<< -- 4 -- Peter Dickinson INDISPENSABLE
Satie operated at the centre of Parisian artistic life. He was supported
by Debussy, Ravel and younger composers such as Milhaud; he knew the leading
practitioners in the other arts; and his portrait was frequently painted.
He got mixed up in all kinds of political squabbles -- not always his fault
-- which Whiting does much to disentangle.
Whiting asks where Satie encountered the earliest printed syncopations
which he notated as early as 1900. Well, the first American rags got into
print in 1897 and Joplin's The Maple Leaf Rag two years later, and
they must have reached Paris. Much of Satie's work was collaborative right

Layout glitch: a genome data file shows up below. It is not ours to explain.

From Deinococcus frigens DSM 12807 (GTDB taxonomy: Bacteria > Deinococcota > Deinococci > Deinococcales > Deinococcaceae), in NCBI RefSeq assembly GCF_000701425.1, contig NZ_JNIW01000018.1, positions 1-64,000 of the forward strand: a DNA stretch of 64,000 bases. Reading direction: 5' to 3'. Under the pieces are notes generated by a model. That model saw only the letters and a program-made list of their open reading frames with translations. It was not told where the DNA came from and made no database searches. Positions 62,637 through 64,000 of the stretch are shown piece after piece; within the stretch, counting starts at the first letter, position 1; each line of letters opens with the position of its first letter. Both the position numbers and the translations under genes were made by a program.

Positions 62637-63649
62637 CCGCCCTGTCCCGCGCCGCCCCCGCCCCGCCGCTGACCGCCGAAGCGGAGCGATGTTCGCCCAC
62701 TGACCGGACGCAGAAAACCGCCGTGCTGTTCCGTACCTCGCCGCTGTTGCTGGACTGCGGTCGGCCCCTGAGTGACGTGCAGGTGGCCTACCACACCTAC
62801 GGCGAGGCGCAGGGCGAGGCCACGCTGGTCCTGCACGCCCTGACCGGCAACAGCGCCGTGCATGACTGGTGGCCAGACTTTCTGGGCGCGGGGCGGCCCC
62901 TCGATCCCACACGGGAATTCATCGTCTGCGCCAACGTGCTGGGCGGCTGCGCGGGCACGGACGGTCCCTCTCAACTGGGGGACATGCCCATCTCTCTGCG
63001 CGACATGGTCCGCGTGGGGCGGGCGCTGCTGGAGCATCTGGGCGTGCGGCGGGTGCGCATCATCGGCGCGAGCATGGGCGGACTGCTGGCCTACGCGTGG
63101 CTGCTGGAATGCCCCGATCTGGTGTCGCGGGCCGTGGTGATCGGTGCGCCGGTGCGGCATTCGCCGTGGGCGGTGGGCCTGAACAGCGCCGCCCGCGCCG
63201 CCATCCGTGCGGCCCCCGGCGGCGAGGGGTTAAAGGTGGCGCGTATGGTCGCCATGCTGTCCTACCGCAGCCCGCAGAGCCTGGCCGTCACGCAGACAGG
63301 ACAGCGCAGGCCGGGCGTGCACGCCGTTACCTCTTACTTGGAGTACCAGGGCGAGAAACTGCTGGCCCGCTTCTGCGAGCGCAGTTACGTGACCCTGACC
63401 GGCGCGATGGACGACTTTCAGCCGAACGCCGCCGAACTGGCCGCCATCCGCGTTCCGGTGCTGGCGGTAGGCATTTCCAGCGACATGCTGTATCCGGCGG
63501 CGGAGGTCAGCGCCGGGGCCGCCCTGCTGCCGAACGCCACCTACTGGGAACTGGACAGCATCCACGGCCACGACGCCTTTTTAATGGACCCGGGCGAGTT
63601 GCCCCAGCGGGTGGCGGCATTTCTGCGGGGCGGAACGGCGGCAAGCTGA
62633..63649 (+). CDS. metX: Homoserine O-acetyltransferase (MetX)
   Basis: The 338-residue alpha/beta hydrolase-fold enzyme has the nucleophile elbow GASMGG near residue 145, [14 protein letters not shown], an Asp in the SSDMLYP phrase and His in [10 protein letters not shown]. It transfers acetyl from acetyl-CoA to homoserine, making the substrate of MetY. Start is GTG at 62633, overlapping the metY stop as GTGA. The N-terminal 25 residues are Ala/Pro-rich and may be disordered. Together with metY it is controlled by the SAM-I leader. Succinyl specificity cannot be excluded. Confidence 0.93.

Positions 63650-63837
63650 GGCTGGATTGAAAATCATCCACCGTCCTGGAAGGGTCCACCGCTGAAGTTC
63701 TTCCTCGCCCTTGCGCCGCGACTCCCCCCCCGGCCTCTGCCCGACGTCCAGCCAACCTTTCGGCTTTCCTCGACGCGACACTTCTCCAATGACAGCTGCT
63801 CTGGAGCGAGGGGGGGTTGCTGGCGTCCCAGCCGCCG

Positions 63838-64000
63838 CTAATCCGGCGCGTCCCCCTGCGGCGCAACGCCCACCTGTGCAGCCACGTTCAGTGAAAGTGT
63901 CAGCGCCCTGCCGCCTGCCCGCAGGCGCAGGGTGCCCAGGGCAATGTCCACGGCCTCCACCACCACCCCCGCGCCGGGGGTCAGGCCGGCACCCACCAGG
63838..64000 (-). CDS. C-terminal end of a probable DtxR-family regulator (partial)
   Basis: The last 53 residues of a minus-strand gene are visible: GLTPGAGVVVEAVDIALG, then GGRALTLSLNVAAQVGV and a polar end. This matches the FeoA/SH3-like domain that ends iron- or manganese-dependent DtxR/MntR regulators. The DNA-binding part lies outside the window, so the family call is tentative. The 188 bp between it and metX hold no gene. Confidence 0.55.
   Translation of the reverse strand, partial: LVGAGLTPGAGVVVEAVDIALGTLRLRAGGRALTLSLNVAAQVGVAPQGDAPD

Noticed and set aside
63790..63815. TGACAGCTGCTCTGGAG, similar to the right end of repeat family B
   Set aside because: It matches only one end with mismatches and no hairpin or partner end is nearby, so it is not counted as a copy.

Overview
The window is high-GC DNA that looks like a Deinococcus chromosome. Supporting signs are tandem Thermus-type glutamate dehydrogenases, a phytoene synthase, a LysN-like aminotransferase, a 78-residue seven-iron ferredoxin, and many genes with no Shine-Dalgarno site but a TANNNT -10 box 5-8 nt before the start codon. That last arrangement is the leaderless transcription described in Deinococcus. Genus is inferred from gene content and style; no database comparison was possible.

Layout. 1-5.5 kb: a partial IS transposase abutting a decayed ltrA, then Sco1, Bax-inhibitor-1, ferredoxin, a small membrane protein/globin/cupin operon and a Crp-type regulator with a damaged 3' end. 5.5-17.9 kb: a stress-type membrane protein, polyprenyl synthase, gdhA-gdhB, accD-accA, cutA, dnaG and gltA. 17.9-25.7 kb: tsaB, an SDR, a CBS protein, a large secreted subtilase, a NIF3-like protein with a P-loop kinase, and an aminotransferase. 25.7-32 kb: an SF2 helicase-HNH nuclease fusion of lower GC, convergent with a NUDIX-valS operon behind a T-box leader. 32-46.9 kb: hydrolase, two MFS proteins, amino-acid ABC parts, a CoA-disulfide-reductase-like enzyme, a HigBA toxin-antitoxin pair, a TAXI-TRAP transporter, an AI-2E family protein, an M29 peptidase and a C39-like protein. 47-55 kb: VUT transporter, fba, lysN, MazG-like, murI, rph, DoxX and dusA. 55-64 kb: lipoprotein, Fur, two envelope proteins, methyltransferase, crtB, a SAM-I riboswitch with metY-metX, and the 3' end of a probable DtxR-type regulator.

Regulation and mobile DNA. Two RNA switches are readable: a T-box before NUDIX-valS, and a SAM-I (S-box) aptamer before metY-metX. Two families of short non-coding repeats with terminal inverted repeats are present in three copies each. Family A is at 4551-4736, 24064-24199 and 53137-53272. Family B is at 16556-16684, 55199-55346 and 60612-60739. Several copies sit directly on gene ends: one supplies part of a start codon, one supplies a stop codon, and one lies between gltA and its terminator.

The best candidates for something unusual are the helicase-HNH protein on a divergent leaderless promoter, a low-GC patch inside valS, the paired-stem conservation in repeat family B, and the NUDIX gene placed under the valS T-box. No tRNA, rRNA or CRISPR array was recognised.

through from his music-hall years to the ballets of his last years. Whiting
provides plentiful detail about these connections too. As if all this was
not enough, Satie anticipated the horrors of muzak (furniture music) and
the theatre of the absurd with his play Le Piège de Méduse.
No wonder John Cage said, in Silence in 1958: 'it's not a question
of Satie's relevance. He's indispensable'.
That's the right term for Steven Moore Whiting's book too -- it's an indispensable
repository of detailed information which enriches our enjoyment of this
unique composer on every page. It is expensive but it's well produced and
its dedicated research readably delivered brings Satie and his environment
alive in a way which is not likely to be superceded.
Satie, the Bohemian: from Cabaret to Concert Hall by Steven Moore
Whiting is published by Clarendon Press, Oxford (1999, 596 pages, ISBN 0-19-816458-0)
Copyright © 25 February 2001
Peter Dickinson, Aldeburgh, UK
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